China’s Great Wall Motor (GWM) will bring its next-generation in-car operating system to market next year, and stick to the ambitious goal of rolling out its semi-autonomous driving function nationwide by the end of 2024, according to a press event held on Tuesday. 

The company is undertaking a targeted push to create a scalable and unified software platform for future vehicle models across multiple different brands, a concept that has become mainstream in the years since Tesla entered the market. A significant increase in the number of software updates, aimed at improving the driving experience, is expected from next year, vice president Nicole Wu told TechNode at the event, held in the northern city of Baoding, where the company is headquartered. 

China’s third biggest private automaker by sales volume, GWM had a relatively early start in autonomous driving and in-car technologies. It began testing self-driving cars with the creation of a dedicated division called in 2019 and became the second Chinese automaker after Xpeng Motors to build a supercomputing center, this January. Now, the company has set up a new artificial intelligence research lab to bring generative AI tools into play in future car models. 

Here are some of the highlights of TechNode’s interview with GWM executives, including vice president Nicole Wu, senior director Jiang Haipeng, director She Shidong, and Yang Jifeng, head of the AI lab. 

Major digital cockpit progress

GWM will roll out an app store and implement it across all brands, as part of its upcoming in-car operating system, Coffee OS 3.0, scheduled for release in the first half of 2024. The store will give users access to common third-party services and infotainment apps fine-tuned for car-friendly usage, as more customers expect a smartphone-like experience in the car. 

By working with smartphone makers such as Huawei and Xiaomi, the new system will allow drivers to use a handset while operating their vehicle. She Shidong added that owners will be able to play video games and watch movies in their cars by connecting gaming consoles, augmented-reality glasses or other devices, with the car dashboard using wireless or bluetooth connections.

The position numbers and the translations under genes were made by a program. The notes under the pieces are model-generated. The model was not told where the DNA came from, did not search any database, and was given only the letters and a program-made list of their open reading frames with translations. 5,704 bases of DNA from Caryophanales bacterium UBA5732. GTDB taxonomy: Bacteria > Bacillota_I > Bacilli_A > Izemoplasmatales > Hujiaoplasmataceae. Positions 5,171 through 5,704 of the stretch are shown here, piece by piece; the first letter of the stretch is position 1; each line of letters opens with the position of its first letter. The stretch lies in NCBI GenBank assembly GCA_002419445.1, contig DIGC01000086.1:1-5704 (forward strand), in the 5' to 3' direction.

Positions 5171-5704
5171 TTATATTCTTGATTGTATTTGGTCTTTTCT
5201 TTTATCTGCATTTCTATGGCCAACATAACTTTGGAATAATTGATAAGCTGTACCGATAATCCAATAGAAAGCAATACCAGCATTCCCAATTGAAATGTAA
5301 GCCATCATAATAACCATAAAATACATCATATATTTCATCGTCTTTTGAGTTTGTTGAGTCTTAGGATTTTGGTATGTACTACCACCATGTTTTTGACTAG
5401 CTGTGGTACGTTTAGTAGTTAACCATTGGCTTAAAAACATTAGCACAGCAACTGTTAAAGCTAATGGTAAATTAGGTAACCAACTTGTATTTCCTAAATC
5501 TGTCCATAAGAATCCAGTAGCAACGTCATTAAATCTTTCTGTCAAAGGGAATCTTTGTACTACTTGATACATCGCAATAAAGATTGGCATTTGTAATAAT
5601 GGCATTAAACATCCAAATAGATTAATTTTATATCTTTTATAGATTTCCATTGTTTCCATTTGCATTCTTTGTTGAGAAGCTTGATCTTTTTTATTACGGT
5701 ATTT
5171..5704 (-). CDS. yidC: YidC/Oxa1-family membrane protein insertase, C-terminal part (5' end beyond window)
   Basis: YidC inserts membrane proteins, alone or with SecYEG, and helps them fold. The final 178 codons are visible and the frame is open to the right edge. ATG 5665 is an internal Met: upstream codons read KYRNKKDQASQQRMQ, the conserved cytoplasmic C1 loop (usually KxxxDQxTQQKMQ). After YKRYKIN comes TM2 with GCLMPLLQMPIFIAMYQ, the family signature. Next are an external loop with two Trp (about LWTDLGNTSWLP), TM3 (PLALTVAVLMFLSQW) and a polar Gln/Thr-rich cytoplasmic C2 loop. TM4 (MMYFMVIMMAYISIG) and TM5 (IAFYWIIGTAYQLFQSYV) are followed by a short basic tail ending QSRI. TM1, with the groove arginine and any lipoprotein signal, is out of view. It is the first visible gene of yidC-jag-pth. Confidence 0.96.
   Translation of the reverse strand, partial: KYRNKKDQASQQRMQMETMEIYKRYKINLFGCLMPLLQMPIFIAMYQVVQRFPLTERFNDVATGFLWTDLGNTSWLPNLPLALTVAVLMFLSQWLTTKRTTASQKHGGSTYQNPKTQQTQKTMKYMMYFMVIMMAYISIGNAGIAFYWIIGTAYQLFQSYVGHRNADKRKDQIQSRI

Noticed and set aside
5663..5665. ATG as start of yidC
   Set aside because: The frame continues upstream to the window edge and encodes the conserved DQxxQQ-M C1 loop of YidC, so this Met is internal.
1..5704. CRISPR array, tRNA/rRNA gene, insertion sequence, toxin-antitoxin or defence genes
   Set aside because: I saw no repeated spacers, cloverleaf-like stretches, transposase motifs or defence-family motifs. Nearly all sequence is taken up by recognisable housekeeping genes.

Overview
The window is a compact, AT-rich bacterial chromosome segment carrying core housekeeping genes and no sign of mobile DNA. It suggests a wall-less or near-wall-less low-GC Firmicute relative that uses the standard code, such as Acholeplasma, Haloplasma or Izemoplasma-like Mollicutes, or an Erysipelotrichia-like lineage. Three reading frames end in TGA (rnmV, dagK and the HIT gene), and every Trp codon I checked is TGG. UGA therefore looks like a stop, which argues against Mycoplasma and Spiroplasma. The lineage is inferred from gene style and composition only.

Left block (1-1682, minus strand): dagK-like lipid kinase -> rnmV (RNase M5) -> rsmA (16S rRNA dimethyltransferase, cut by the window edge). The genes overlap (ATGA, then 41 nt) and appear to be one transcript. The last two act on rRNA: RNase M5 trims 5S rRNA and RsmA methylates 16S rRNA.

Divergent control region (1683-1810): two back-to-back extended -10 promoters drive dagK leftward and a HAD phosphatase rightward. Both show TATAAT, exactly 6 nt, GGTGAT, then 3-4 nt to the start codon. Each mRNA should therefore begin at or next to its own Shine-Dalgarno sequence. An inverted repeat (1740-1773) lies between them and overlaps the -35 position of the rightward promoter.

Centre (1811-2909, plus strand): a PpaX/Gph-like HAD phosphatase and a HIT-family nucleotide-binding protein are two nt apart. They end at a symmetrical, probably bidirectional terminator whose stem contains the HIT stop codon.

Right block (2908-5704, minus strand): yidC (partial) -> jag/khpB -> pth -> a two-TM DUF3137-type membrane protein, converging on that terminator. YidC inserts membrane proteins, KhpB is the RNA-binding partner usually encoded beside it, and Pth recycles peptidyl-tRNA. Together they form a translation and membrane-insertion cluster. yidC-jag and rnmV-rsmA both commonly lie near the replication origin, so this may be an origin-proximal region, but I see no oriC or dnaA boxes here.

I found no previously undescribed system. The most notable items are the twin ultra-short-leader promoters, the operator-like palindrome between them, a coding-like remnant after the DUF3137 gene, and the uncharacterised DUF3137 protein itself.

By making constant updates of driving and infotainment features possible, the Coffee OS 3.0 is intended to take the in-car experience to a new level. Wu envisions each new GWM model getting a major software update every two to three months. Tesla and Nio released 2.8 and 1.3 software updates per month on average respectively in China during the first half of 2022, according to figures from domestic consultancy Ways. 

Ambitious self-driving goal

GWM has maintained its goal of launching Navigate on HPilot (NOH), a function similar to Tesla’s full self-driving (FSD) technology, to drivers in 100 cities around China by 2024. The software will first be available to owners of its Blue Mountain flagship SUVs in Beijing and Shanghai by next March, according to Jiang. 

This will enable vehicles to change lanes, overtake, and make turns automatically on Chinese city streets without high-precision maps. Jiang added that a set of common middleware plays an important part in creating a platform for assisted driving software that is updateable and scalable at a reasonable cost. 

Chinese auto and tech companies have been competing for a leading position in this space at a time when Tesla’s FSD function has yet to become available in the country. Xpeng’s XNGP advanced driver assistance system is set to be available in 50 major cities by the end of this year, while Li Auto’s EVs will be capable of traveling on fixed routes by themselves after training for weeks in 100 cities. 

Bring generative AI to vehicles

GWM is also looking to greatly expand its in-car system capabilities through the integration of emerging technologies such as generative AI tools. Its first aim is to use AI to anticipate user preferences and create high-quality infotainment content in some new car models in the fourth quarter of this year.

The company’s newly established AI Lab has been exploring the use of large language models in GWM vehicles. Yang expects significant improvement with the upcoming Coffee OS 3.0, especially in voice recognition and natural language understanding, expecting that the latest operating system will be able to give detailed, relevant responses to users’ queries using AI.

Rival players are all developing ChatGPT-like virtual assistants for use in future car models. Geely is scheduled to launch its RMB 128,000 ($17,600) Galaxy L6 SUV on Saturday with a proprietary AI model that can read children’s picture books. Both GWM and Geely-affiliated Ecarx earlier partnered with Baidu to develop AI assistants based on the latter’s GPT-style large language models.

Jill Shen is Shanghai-based technology reporter. She covers Chinese mobility, autonomous vehicles, and electric cars. Connect with her via e-mail: or Twitter: @yushan_shen